LETTERS: Apex predator cormorants play an important role in ecology

Dear Editor:

Those of us opposing Premier Doug Ford’s proposal to change the Fish and Wildlife Conservation Act to allow hunters to let the meat of game spoil do so in part out of humanitarian and environmental concerns. We also are appalled by the lack of either prior public and scientific consultation and concern that, after a century of steady progression in wild game management, Ford has taken a huge step back over a century, well before the science of ecology came into being and the role of apex predators in healthy ecosystems was understood. He’s still in the depths of 19th century mind-set (although even then visionaries knew better, just were ignored).

The claim that double-crested cormorants have done “…a massive amount of damage to fish populations everywhere it seems…” is unsubstantiated. In 2003, five Canadian and American ornithologists did a search of pertinent literature on the effects of cormorant predation on fish caught by commercial and sport angling, entitled ‘Review of the Double-crested Cormorant Management Plan, 2003: Final Report of the AOU Conservation Committee’s Panel,’ published by the (then) American Ornithologists Union (now the American Ornithological Society). The writers were from Tufts University, Harvard, University of Massachusetts, Duke University and Simon Fraser University. They found that except in contrived conditions, such as impoundments, cormorants generally had little to no impact on either such fish, or the forage fish they consume.

As the Department of Natural Resources for Minnesota says on their website, predation is primarily compensatory, which “…is common in all animal populations and this type of mortality [by cormorants] does not decrease fish populations.”

We have, I realize, entered an era of anti-science, anti-fact-based policy decisions. It’s easier to scapegoat predators for declines in what we see as “our” fish and game, then learn that the term “compensatory predation” means the percentage of prey taken is below the number needed to allow replacement.

World-wide, there are 39 species of cormorant, 11 threatened species, one now extinct. Not a single one has ever eliminated any species of fish of any kind, anywhere. We can’t say the same of humans, but we are notoriously loathe to take responsibility for our own actions.

Even though Conservation Biology published a paper in 2014 claiming an extinction rate, “…about 1,000 times more frequent now than in the 60 million years before people came along,” it is easier to find a scapegoat than to take responsibility. Even though human population size is now pushing the eight billion mark, it’s claimed there are “too many” cormorants, a species found from Alaska to Newfoundland and south into Mexico, but is less numerous than humans in the Greater Toronto Area (GTA).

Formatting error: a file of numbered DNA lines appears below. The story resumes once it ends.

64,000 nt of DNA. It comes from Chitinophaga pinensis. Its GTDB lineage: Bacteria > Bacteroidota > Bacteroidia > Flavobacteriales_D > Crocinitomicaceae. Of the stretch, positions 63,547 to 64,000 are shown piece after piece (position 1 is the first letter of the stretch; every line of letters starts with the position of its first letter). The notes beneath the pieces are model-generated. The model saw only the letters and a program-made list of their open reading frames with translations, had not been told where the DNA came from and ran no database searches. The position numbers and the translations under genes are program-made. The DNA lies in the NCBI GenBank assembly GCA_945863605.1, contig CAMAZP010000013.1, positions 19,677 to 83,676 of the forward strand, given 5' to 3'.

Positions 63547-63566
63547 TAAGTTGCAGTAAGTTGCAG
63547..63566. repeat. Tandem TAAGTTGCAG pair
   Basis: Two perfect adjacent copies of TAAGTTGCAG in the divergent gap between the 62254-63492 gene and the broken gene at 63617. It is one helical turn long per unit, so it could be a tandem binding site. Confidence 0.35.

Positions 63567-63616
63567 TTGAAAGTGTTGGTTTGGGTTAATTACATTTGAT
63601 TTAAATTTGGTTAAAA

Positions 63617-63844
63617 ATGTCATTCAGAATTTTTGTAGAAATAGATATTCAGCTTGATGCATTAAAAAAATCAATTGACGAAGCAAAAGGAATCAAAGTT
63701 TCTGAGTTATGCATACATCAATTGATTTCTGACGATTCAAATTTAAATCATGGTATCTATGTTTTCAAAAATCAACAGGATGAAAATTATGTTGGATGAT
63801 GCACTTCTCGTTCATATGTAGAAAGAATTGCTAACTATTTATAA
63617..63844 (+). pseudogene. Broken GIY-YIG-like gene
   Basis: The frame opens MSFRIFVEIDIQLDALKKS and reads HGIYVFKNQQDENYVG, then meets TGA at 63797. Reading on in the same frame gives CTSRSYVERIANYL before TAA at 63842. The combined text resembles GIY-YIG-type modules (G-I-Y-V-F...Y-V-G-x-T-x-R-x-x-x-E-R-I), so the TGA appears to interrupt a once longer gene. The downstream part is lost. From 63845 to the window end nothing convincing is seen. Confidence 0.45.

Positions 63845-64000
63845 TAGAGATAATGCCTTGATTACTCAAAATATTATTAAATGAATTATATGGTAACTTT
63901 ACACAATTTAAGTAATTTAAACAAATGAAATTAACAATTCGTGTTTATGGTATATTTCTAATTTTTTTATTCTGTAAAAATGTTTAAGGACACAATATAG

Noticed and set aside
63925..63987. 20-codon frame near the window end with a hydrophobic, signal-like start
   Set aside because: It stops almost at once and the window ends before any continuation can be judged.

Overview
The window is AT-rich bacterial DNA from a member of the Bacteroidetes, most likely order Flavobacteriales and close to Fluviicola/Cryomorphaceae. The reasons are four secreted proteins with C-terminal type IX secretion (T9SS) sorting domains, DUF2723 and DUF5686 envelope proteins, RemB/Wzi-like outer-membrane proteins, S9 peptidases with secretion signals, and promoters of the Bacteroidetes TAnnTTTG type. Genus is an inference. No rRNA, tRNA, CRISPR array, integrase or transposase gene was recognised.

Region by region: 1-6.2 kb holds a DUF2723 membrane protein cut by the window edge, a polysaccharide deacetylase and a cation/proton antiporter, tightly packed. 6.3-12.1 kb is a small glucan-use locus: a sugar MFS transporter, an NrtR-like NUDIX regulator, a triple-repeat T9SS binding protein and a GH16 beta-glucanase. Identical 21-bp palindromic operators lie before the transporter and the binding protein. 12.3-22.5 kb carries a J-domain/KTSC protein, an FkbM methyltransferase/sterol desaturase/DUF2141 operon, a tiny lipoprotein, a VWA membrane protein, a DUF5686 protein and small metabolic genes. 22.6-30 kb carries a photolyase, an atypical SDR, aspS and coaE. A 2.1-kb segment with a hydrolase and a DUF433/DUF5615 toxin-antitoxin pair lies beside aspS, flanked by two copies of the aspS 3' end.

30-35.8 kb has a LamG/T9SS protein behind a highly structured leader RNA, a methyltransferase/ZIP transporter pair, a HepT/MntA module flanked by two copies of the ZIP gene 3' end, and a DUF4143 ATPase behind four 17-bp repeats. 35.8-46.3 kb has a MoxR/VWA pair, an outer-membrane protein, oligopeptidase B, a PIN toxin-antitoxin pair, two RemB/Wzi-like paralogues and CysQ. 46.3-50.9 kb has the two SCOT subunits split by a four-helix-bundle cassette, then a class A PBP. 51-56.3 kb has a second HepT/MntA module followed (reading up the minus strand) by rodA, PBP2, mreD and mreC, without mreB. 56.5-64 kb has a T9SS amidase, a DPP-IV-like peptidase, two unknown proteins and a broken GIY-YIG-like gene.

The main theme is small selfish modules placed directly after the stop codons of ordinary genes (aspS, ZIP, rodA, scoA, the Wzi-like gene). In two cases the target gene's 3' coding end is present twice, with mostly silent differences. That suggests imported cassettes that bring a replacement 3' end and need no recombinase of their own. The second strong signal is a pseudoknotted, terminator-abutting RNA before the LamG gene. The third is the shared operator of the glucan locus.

Ontario Federation of Anglers and Hunters (OFAH) spokesperson Lauren Tonelli’s concern about urban cormorants shows ignorance of what science-based management can achieve. The world’s largest colony of the species is located in Canada’s largest city, Toronto. When the birds started nesting in trees where they weren’t wanted, they were dissuaded simply be having people walk under the trees before “nest site tenacity” could form. Other non-lethal methods have successfully maintained a vibrant mixed cormorant, heron and egret colony. Ralph Toninger, associate director, Resource Management Projects at Toronto and Region Conservation Authority tells me the most abundant fish at Toronto’s Leslie Street Spit occur nearest that colony.
Similarly, the Hamilton Conservation Authority’s Gord Costie says, “cormorants are not a nuisance or in high numbers.” Cormorants in Hamilton Harbor are indicators of large fish populations, including round gobies, an invasive species deleterious to native fish stocks and consumed in huge numbers by cormorants.

OFAH might want to drop that “H.” Hunting as the hunters I know define it involves fair chase, utilization of the meat, not killing parents of dependent young who in this case will die horribly of dehydration, hypothermia or hunger and is managed sustainably to maintain the population. Premier Ford’s policy caters to what both my hunting friends and I call “slob hunters.”

Premier Ford has also introduced omnibus Bill 57 containing a proposal to banish oversight by the Environmental Commissioner, decrease public trust, government transparency and accountability, and is at odds with the already ineffective federal initiative to control climate change. Cormorant hunting is symptomatic of Draconian authoritarianism providing simplistic panaceas to his trusting base and those wary of facts and expertise, and not willing to own the effects of their own actions.

We used to suppress every forest fire until forest ecologists realized that burning could be part of the ecological process, forming habitat, renewing forests and preventing mega-fires. Similarly, the effects on habitat of everything from beaver to elephants has been decried, only to learn as ecological insights developed, that species diversity and biomass increased overall. The total number of trees lost to cormorants would constitute the kind of medium sized woodlot cleared any given day for “development.” We are no longer used to seeing large concentrations of bison, passenger pigeons, northern cod, Eskimo curlews, or other once abundant species. It has been demonstrated by American scientists Linda Wires and Francine Cuthbert in 2006 that cormorants also once were abundant when there were maximum numbers of fish and trees. We wiped them out before, nearly, and now we are about to do it again. That should not be allowed.

Barry Kent MacKay

Director of Canadian and Special Programs

Born Free